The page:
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07242007  #1 
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Doing Mathematics is more of a creative activity than a logical activity??
Please either support or discuss or argue the statement : "Mathematics is more of a creative activity than a logical activity"Could you also please provide some examples to support your arguement? Please help me guys..this work of mine is just due tomorrow. And its already 11 in the night here. I just did not get time to do this work and cant think an inch right now. Pleaseeeee help me. Thanks a lot in advance to everyone who'll be answering.

07242007  #2 
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Mathematics is what I consider to be a "grey area" as far as description is concerned. It has both creative and logical elements. If you fail to accept one aspect or the other, it kind of weakens the science behind it.

07242007  #3 
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Mathematics is one of a kind. i.e. it has both creative and logical thinking.One example of logical is that you have to think a lot. You should hav creativity to do that and viceversa.

07242007  #4 
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Doing Mathematics... I would say it is a logical activity that often times requires creativity. The foundation of Mathematics is logic. You must be able to present your arguments in a clear and concise manner. When the time comes for you to choose to be creative in math, you are making a choice, but you will never have the choice to NOT BE LOGICAL and still be correct within a mathematical context. To put it logically: There exist some situations in mathematics that require creativity.For every mathematical situation, the requirement for logic is present.Understand that many times being creative will facilitate math, so it is helpful, but not always needed.Now if you are applying mathematics... I'll let someone who does that for a living address this (too hard for me).

07242007  #5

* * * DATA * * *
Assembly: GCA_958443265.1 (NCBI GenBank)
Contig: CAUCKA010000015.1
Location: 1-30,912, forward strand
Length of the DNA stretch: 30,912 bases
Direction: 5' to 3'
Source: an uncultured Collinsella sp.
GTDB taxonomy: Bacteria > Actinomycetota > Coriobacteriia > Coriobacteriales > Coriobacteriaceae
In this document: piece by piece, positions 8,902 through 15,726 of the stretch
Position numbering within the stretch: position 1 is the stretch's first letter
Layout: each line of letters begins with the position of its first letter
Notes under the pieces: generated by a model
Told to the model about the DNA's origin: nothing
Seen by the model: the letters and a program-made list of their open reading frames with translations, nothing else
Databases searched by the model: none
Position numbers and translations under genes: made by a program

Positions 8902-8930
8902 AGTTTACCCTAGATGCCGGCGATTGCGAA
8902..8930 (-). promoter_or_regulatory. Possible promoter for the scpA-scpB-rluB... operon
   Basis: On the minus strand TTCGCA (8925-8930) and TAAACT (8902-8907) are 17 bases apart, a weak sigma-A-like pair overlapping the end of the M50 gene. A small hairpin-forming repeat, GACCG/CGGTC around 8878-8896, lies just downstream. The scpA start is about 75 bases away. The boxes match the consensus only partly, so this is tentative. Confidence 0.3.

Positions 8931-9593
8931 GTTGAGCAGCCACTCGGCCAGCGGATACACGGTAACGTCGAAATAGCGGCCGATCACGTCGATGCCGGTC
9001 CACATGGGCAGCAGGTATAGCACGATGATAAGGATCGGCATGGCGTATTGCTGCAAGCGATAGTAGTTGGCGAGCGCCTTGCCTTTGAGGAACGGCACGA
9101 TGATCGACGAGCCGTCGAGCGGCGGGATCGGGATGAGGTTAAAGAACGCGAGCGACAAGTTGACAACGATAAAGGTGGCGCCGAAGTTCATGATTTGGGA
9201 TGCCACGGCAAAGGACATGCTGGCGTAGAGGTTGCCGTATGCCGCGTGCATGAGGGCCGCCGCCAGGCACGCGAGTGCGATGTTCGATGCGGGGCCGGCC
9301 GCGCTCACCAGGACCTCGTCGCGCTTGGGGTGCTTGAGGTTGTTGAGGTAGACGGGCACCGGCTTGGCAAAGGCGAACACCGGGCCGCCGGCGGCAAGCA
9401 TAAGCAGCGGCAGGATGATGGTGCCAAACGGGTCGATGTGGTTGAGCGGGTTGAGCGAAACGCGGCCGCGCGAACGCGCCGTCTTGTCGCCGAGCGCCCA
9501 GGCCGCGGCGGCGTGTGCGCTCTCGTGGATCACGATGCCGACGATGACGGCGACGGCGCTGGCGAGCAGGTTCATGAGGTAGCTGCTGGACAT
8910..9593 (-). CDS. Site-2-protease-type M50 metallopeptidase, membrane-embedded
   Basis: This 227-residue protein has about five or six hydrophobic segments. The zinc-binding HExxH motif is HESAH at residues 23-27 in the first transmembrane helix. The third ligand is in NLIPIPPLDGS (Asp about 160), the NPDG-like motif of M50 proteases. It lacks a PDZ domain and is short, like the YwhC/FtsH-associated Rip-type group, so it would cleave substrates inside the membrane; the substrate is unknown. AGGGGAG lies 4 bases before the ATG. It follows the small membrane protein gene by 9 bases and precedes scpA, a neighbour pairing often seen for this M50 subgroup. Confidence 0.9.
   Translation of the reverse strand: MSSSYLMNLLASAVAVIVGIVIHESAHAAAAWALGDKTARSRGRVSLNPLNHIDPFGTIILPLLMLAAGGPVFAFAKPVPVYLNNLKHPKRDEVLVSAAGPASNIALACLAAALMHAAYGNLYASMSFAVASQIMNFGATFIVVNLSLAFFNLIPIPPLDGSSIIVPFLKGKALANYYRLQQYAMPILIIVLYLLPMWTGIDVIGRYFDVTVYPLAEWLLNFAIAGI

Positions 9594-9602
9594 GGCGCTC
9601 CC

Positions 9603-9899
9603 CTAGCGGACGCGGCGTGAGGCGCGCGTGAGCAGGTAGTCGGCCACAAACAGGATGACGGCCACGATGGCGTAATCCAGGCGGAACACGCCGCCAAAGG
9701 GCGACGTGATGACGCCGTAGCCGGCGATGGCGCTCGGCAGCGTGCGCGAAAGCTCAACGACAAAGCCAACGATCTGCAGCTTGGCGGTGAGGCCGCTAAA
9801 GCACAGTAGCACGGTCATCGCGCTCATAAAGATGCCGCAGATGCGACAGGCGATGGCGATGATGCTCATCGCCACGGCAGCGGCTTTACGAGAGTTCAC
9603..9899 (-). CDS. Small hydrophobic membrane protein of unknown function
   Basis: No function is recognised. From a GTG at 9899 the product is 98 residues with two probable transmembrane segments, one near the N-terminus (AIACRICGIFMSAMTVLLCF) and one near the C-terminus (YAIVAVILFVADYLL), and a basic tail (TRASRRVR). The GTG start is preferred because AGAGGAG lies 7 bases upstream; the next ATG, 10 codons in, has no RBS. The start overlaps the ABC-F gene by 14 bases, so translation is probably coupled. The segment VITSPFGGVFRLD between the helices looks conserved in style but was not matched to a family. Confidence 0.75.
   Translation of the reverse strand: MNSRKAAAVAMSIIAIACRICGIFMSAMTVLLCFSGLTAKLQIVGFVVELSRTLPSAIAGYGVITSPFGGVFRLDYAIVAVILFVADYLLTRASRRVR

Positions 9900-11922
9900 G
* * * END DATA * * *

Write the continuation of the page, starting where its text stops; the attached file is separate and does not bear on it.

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Mathematics is a mental discipline. It teaches one to use one's mind to logically handle esoteric problems that are far outside the scope of the average individual. The study of math improves objectivity. In mathematics, the process is to apply the proper set of rules to a specific problem. If these rules are applied understandingly, and correctly, it doesn't make any difference who works out the problem, they will all always get the same answer. An argument might made for creativity in finding the right set of rules to apply. I disagree. The rules are there. One either knows them, or one doesn't. Newton didn't create the laws of gravity and motion. They always existed. He just discovered them. But the student of mathematics seldom discovers anything new. He seldom has the opportunity. He may discover new applications for rules, but that is not creativity. That is merely application.The rules in mathematics are invariable. They don't depend on culture, geography, or any of the other factors affecting the speculative theories of the pseudosciences.Unlike some subjects, it has discrete answers. In business, psychology, education, sociology, or any other "pseudoscience," everything is speculative. Experiments and studies may have discrete results, but the application of a theory based on the results of test on a small sample to a global population is rather obtuse.These pseudosciences seem to value the ability to "think outside the box." People who study mathematics stretch their minds so that eventually there is no box, or perhaps that it has become so large as to obviate the need to think outside of it.As an undergraduate in math, I solved a problem that was considered too difficult for anybody in the class to solve. To prove that I'd arrived at the solution honestly, I was required to do the proof before the Math Department Chair, my academic advisor, and the professor who assigned the problem. But there were almost half a dozen other professors who sat in to see how I'd arrived at the answer.My efforts were not creative. At best, they were trial and error. Granted, my guesses were more or less "educated," but the solution was based on the same set of rules that was available to all the other students in the class. I will accept that my approach might have been innovative. But something that might be considered innovative, is not, at least to me, creative, it is discovery. After it's discovery, it can be repeated precisely by everybody.Something "created" is unique. It was never done before, and it cannot be created again in the future. It may be mechanically reproduced, but there is only one "original."It might be said that "discovery" can only occur once. I contend that is false. I learned a lot of stuff in math. Most of it has been forgotten due to disuse. But I have a book. I go to that book and "rediscover" stuff I need to handle a particular problem. The rules are there. They always were there. I just know, now, where to look for them.In the future. wen you get an assignment like this. the first weekend after you get it, spend about 10 hours in the largest library you can find, and I don't mean online, researching the subject. It develops good study and research skills. And you don't get stuck at midnight praying for somebody to do your work for you.

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